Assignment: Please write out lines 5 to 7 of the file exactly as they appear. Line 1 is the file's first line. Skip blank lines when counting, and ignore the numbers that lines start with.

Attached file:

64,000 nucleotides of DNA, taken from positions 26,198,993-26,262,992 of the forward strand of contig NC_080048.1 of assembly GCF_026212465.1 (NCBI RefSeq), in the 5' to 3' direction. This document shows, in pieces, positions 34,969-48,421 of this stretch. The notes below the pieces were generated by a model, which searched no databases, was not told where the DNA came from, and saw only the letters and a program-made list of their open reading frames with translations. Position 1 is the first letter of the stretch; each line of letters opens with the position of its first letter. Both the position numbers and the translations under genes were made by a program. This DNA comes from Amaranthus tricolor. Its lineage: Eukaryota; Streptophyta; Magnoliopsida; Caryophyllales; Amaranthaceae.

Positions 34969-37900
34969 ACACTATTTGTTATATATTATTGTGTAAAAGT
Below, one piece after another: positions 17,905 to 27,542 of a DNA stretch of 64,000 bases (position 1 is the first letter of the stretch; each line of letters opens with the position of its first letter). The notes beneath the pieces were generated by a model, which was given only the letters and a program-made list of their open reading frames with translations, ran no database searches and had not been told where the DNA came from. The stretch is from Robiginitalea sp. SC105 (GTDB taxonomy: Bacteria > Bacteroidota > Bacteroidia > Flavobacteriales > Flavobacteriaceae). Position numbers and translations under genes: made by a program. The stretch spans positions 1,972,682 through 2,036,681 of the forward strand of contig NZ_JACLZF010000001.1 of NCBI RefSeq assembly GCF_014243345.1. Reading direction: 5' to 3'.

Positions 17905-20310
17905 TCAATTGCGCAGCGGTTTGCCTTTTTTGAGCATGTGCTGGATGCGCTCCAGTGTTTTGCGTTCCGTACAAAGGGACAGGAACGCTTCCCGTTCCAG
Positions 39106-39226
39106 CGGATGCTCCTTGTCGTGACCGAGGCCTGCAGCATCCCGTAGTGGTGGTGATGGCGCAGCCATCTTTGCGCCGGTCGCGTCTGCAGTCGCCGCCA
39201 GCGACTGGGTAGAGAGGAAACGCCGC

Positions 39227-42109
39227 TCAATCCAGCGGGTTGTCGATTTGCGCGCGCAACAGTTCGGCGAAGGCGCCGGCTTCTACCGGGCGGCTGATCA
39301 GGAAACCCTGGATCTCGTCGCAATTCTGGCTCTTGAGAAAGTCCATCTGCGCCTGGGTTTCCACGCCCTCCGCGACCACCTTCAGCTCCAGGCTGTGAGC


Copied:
Positions 17905-20310
17905 TCAATTGCGCAGCGGTTTGCCTTTTTTGAGCATGTGCTGGATGCGCTCCAGTGTTTTGCGTTCCGTACAAAGGGACAGGAACGCTTCCCGTTCCAG
Positions 39106-39226